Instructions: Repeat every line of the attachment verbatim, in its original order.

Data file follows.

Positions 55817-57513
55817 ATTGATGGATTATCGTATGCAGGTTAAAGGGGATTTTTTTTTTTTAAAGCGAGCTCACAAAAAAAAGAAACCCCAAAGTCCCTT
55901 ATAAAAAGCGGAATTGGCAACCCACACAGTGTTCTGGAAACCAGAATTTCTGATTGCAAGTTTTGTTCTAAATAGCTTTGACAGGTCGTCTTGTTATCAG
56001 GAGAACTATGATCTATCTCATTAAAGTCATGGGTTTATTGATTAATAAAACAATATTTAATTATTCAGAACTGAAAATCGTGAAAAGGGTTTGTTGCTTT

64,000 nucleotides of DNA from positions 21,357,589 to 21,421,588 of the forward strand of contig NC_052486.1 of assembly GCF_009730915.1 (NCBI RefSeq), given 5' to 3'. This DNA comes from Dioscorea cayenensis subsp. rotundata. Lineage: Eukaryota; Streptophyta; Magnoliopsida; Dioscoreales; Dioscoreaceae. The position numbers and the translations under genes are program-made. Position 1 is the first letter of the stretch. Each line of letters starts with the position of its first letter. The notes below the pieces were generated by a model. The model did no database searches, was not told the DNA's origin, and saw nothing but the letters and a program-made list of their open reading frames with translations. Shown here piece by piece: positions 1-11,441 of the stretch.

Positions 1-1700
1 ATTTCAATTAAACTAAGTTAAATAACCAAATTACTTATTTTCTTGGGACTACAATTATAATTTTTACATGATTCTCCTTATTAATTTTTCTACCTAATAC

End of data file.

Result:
Positions 55817-57513
55817 ATTGATGGATTATCGTATGCAGGTTAAAGGGGATTTTTTTTTTTTAAAGCGAGCTCACAAAAAAAAGAAACCCCAAAGTCCCTT
55901 ATAAAAAGCGGAATTGGCAACCCACACAGTGTTCTGGAAACCAGAATTTCTGATTGCAAGTTTTGTTCTAAATAGCTTTGACAGGTCGTCTTGTTATCAG
56001 GAGAACTATGATCTATCTCATTAAAGTCATGGGTTTATTGATTAATAAAACAATATTTAATTATTCAGAACTGAAAATCGTGAAAAGGGTTTGTTGCTTT

64,000 nucleotides of DNA from positions 21,357,589 to 21,421,588 of the forward strand of contig NC_052486.1 of assembly GCF_009730915.1 (NCBI RefSeq), given 5' to 3'. This DNA comes from Dioscorea cayenensis subsp. rotundata. Lineage: Eukaryota; Streptophyta; Magnoliopsida; Dioscoreales; Dioscoreaceae. The position numbers and the translations under genes are program-made. Position 1 is the first letter of the stretch. Each line of letters starts with the position of its first letter. The notes below the pieces were generated by a model. The model did no database searches, was not told the DNA's origin, and saw nothing but the letters and a program-made list of their open reading frames with translations. Shown here piece by piece: positions 1-11,441 of the stretch.

Positions 1-1700
1 ATTTCAATTAAACTAAGTTAAATAACCAAATTACTTATTTTCTTGGGACTACAATTATAATTTTTACATGATTCTCCTTATTAATTTTTCTACCTAATAC